Chuck Berry, considered one of the undisputed pioneers of rock 'n' roll, has died at age 90, according to St. Charles County Police in St. Louis, Missouri, where Berry was born, and ABC7.com.
Police confirmed they responded to a medical emergency Saturday at 12:40 p.m. at Berry's St. Louis home. Berry was found to be unresponsive and, in spite of life-saving measures that were administered, he was declared dead at 1:26 p.m., according to police.
The department issued a statement that read, "The St. Charles County Police Department sadly confirms the death of Charles Edward Anderson Berry Sr., better known as legendary musician Chuck Berry. The family requests privacy during this time of bereavement."
To celebrate turning 90, the rocker announced last fall he would release his first album in 38 years — "Chuck" — sometime in 2017 on the Nashville-based label Dualtone. The album, his twentieth, is said to consist mostly of new tracks written and produced by the legend, and to have been recorded in St. Louis.
Berry said at the time of his announcement that the album was in honor of his wife of nearly 70 years, Thelmetta aka Toddy, noting in a statement, "This record is dedicated to my beloved Toddy. My darlin’ I’m growing old! I’ve worked on this record for a long time. Now I can hang up my shoes!”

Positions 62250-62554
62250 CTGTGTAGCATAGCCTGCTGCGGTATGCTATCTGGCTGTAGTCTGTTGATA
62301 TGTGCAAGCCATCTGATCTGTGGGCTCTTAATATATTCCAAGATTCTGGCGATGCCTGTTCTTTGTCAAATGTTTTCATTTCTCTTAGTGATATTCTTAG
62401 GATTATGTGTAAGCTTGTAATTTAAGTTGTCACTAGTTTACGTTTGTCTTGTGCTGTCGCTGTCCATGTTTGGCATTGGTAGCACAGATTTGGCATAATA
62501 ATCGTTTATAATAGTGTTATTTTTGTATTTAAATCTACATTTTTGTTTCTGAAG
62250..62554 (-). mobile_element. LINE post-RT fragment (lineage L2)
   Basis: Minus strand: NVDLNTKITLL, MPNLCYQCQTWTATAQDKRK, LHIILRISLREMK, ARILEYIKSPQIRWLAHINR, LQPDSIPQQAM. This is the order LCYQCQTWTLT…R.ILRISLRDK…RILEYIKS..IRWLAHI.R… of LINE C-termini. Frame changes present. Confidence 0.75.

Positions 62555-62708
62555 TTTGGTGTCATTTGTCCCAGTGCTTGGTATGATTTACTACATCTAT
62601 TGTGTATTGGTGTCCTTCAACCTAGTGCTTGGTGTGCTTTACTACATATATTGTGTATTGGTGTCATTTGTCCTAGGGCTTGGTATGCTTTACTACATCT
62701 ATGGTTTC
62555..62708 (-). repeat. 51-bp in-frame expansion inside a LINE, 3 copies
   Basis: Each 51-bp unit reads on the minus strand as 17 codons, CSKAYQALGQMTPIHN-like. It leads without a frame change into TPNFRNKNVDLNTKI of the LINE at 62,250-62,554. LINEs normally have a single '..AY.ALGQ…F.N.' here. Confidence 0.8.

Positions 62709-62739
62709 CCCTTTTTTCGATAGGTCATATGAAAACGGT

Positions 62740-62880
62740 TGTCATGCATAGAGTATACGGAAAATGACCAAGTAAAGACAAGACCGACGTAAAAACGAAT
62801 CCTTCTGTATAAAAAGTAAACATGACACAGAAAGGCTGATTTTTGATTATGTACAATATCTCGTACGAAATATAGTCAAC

Berry was born into a middle-class family, but had to overcome an early run-in with the law when he did time in a reformatory in the 1940s for an armed robbery conviction. He then married Thelmetta and began working in auto assembly before he was lured into music by his love for the music of swing artist Louis Jordan.
The rocker, a virtuoso guitarist and showman, became famous for his wild guitar licks and for playing while squatting and kicking his way across the stage, a move as iconic in music as Michael Jackson's later moonwalk.
Berry's hits were many and influential, starting with the #5 smash "Maybellene" in 1955. Other indelible hits include "Roll Over Beethoven" (1956), "School Day (Ring! Ring! Goes the Bell)" (1957), "Sweet Little Sixteen" (1958), and the hit with which he will forever be most closely associated, "Johnny B. Goode" (1958).
Marty McFly's (Michael J. Fox) performance of "Johnny B. Goode" became a highlight of the 1985 movie "Back to the Future."
Berry's 1964 hit "You Never Can Tell" was also later used memorably in a film — in the big dance scene in "Pulp Fiction" (1994). It had been written by Berry while he was in prison, serving time for violating the Mann Act — transporting a 14-year-old girl across state lines for allegedly "immoral purposes." Berry had hired a girl from Mexico to work in his nightclub. After she was fired, she told police his intentions had been sexual. The 20 months Berry spent in prison was said by some, including fellow rocker Carl Perkins, to have embittered the previously happy-go-lucky musician.
In spite of his prison record, Berry was able to continue his successful career.
He was the recipient of a Grammy Lifetime Achievement Award in 1984, was recognized at the Kennedy Center Honors in 2000, and was in the very first class of rock legends inducted into the Rock and Roll Hall of Fame when it opened in 1986.
Considering the rash of deaths of '80s musicians, it had been surprising that some of the pillars of '50s rock were still with us, including Berry; Little Richard, who is 84; and Jerry Lee Lewis, who is now 81.
John Lennon once suggested rock 'n' roll be renamed "Chuck Berry." Watch the two icons perform together in the 1970s here.